Why Is This Man Still in Jail? - Page 2

By Seth Ferranti 01/20/13

Federal agents yanked Richard Wershe from high school and groomed him as a high-profile drug dealer. When he transformed into the notorious White Boy Rick, the feds turned their backs. Now he's doing life in jail.

"White Boy Rick" Wershe during his 1988 trial

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White Boy Rick had been locked up by the DPD on a trumped-up charge, so he turned on his former handlers in the police department, including then-Chief William Hart, Sergeant James Harris, and the mayor’s brother-in-law, Willie Volson, along with several other Detroit police officers. Wershe claimed the had been involved in unloading and guarded fake cocaine shipments from a plane at Detroit City Airport. Officers sealed the airport perimeter and gave the drug dealers—who were actually undercover FBI agents—a police radio to help them avoid detection. Rick had "vouched" for the FBI agents to the corrupt cops. The subsequent police corruption case was the largest in Detroit history.

"The events surrounding the incarceration of Richard Wershe in 1987 are a classic example of abuse of power and political corruption," says retired FBI agent Gregg Schwarz, who worked on the police corruption sting. Schwarz claims that the agents who promised Rick something in return for his cooperation in the sting reneged on their deal.

Wershe is credited with helping the government disrupt several of the Detroit's most brutal drug gangs in the '80s, including 30 members of the "Best Friends" crack-dealing crew, whom agents say killed more than 80 people. Wershe's cooperation into the police corruption case led to 14 convictions of law enforcement officers and public officials. Ironically, some of the most notorious drug dealers and killers that White Boy Rick helped convict—as well as all the policemen—now are free. 

The truth of the matter is that White Boy Rick helped law enforcement crack some of the most notorious drug crimes in Detroit. "I never imagined I would still be sitting here in prison," Rick says. "I'm here because of the misinformation that's been given to the parole board, the lies—agents said under oath that I never worked for the Detroit Police Department, they said I never worked for the government, that I was this huge drug dealer. The FBI and police lied about this for more than two decades. I just want the truth to finally come out." According to Wershe and other, the truth is that the feds used a kid to do their dirty work and then lied about it to cover it up.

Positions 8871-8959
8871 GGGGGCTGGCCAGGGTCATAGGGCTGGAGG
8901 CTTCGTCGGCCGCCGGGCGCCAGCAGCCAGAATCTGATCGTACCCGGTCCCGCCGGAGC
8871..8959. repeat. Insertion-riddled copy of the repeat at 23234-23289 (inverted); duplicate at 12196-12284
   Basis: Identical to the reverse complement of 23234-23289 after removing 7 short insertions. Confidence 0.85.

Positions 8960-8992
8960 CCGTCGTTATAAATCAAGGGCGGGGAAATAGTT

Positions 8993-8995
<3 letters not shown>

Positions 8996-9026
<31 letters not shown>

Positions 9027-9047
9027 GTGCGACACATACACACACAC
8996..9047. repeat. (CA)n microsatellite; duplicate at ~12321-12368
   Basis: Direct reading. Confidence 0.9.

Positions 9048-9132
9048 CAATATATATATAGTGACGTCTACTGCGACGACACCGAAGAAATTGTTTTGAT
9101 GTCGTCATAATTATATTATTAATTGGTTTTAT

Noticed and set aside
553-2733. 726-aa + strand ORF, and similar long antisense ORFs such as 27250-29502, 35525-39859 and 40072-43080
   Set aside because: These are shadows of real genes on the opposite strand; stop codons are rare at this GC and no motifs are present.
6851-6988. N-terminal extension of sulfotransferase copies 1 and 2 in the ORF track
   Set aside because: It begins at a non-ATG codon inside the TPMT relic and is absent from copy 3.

White Boy Rick is a poster child for what is wrong with the War on Drugs. How is it possible that a confidential informant, who provided valuable information to multiple agencies of a federal task force and who was supplied with drugs, money and assistance by the feds to facilitate narcotic transactions still be locked up after 25 years of incarceration? It's a good question. Sadly, there are no acceptable answers.

Seth Ferranti is serving 25 years for drug trafficking. He's a columnist for The Fix. To learn more about prisoners, check out gorillaconvict.com. Seth's new book, Gorilla Convict, a compilation of his writing about prison gangs, the mafia, hip-hop and hustling, is now available. 

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After landing on the US Marshals Top-15 Most Wanted list and being sentenced to a 25 year sentence in federal prison for a first-time, nonviolent LSD offense, Seth built a writing and journalism career from his cell block. His raw portrayals of prison life and crack era gangsters graced the pages of Don DivaHoopshype and VICE. From prison he established Gorilla Convict, a true-crime publisher and website that documents the stories that the mainstream media can’t get with books like Prison Stories and Street Legends. His story has been covered by The Washington PostThe Washington Times, and Rolling Stone.

Since his release in 2015 he’s worked hard to launch GR1ND Studios, where true crime and comics clash. GR1ND Studios is bringing variety to the comic shelf by way of the American underground. These groundbreaking graphic novels tell the true story of prohibition-era mobsters, inner-city drug lords, and suburban drug dealers. Seth is currently working out of St. Louis, Missouri, writing for The FixVICEOZY, Daily Beast, and Penthouse and moving into the world of film. Check out his first short, Easter Bunny Assassin at sethferranti.com. You can find Seth on Linkedin or follow him on Twitter.